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  1. Catherine says:

    The idea of letting things out before they’re perfect is something I fight with! It’s hard for me to allow change – in my life and on my blog. But like you said, “practice may not make perfect, but it will make you better.” Thanks for creating a blog that’s an inspiration!

  2. Love what you have to share here! I’ve been blogging for over two years, and I, too, was reluctant to start. I’m not even sure why I did. It just seemed so arrogant to think that I had something to say. The living room analogy is perfect ~ the fun of reading, being read, commenting back and forth, and learning on both ends! Thanks for sharing your thoughts.

  3. Bethany Waddell says:

    Stephanie, this was really solid advice. I have been poking around on the internet reading blogs more than usual in the past few weeks, and I know what you mean…competition is fierce, and it ultimately has to come down to what YOUR heart is aching to communicate, not how well it will compare to the zillions of other blogs. I want to start writing more and maybe start a new blog, and God used this to help push me in that direction…now if only my scattered-brained, 20-projects-at-once self could settled down and just do it… 😉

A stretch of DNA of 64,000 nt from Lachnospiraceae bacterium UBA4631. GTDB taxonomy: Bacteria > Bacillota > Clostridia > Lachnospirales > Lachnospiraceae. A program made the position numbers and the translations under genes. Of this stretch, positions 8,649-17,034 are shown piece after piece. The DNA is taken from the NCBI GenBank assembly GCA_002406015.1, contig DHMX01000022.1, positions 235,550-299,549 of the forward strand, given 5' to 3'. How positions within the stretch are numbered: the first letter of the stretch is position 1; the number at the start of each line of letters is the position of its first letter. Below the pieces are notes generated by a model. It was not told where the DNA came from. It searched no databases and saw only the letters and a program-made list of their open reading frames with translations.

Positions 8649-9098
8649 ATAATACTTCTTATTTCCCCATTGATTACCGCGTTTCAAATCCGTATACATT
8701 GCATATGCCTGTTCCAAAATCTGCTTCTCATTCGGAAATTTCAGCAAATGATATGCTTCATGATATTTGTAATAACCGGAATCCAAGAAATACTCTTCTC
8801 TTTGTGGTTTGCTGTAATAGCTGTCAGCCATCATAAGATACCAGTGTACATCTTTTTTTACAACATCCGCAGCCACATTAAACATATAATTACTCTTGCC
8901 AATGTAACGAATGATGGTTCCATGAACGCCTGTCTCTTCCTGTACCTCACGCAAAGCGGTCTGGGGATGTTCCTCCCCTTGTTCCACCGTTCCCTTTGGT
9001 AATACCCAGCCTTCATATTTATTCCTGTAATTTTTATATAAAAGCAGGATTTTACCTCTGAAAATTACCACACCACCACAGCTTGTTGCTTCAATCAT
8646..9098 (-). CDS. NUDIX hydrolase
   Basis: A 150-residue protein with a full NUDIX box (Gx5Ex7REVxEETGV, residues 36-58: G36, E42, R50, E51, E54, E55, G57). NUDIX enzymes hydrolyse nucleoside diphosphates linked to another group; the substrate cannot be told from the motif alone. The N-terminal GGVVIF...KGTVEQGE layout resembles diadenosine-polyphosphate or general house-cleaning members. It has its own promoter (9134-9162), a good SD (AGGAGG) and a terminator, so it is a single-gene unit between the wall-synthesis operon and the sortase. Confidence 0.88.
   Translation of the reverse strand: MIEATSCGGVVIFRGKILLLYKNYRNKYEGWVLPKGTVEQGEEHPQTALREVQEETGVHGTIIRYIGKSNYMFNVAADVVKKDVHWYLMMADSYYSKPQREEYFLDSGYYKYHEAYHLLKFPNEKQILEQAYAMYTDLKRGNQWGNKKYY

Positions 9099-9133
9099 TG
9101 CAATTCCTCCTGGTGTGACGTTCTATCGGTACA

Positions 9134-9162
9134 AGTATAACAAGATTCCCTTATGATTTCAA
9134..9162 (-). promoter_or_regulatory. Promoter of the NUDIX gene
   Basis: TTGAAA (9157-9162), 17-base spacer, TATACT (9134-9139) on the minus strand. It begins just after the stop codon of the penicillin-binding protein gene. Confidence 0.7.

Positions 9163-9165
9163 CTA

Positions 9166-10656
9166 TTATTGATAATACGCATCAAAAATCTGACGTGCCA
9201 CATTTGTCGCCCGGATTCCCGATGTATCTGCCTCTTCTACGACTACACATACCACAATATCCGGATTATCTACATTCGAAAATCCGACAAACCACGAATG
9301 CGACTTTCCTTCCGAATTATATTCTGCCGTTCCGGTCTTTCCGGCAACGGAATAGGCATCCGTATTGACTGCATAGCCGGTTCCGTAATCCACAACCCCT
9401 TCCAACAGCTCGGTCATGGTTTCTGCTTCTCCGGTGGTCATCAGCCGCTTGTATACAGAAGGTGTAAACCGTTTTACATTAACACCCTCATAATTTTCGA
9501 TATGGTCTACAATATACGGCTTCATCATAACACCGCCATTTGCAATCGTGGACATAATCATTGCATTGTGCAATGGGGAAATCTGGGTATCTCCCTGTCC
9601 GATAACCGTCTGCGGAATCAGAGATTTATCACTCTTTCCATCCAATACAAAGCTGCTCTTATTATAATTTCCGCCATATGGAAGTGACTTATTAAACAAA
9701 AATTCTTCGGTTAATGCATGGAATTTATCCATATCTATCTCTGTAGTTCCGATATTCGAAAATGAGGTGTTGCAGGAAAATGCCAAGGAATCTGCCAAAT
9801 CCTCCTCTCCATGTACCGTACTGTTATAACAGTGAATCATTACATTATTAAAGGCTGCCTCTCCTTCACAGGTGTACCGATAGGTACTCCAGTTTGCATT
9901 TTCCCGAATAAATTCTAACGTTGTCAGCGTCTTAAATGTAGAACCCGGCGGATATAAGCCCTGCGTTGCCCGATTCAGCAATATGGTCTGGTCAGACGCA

4. I never thought of my blog being like my living room, but it is. Mmm. It truly is.

    Thanks for sharing your insights. This newbie truly appreciates all the help she can get!

    Praising Jesus for sisters like you!

  5. Wonderful advice. I’m keeping all of this in mind! 🙂 Thanks.

    xo, Lily on Fillmore

  6. Thanks for this, Stephanie! I worry myself about everything being completely perfect ALL. THE. TIME. and I end up stressing myself out in the process. God bless!

  7. Lisamarie says:

    All the things I’d wished I knew when I started, and am still learning every day. Time and love, pour it out on the internet, as easy as bleeding as Hemingway said. Another great post.

  8. Haleigh says:

    You gave me some great things to think about. When I first started a blog I had so many expectations and would look at others and wonder how they did it all. I’ve found out that I am not them and they don’t do it all. I think I’m going to have a brainstorming sessiona dn go back to the basics. Thanks Stephanie!
    (I read Rework earlier this summer and it was fun to be remember that quote.)

  9. Channon Gray says:

    This is actually one of the best advice posts I have ever read! All the others have a check list of about 90 million things, yours is so simple yet so helpful. Thank you 🙂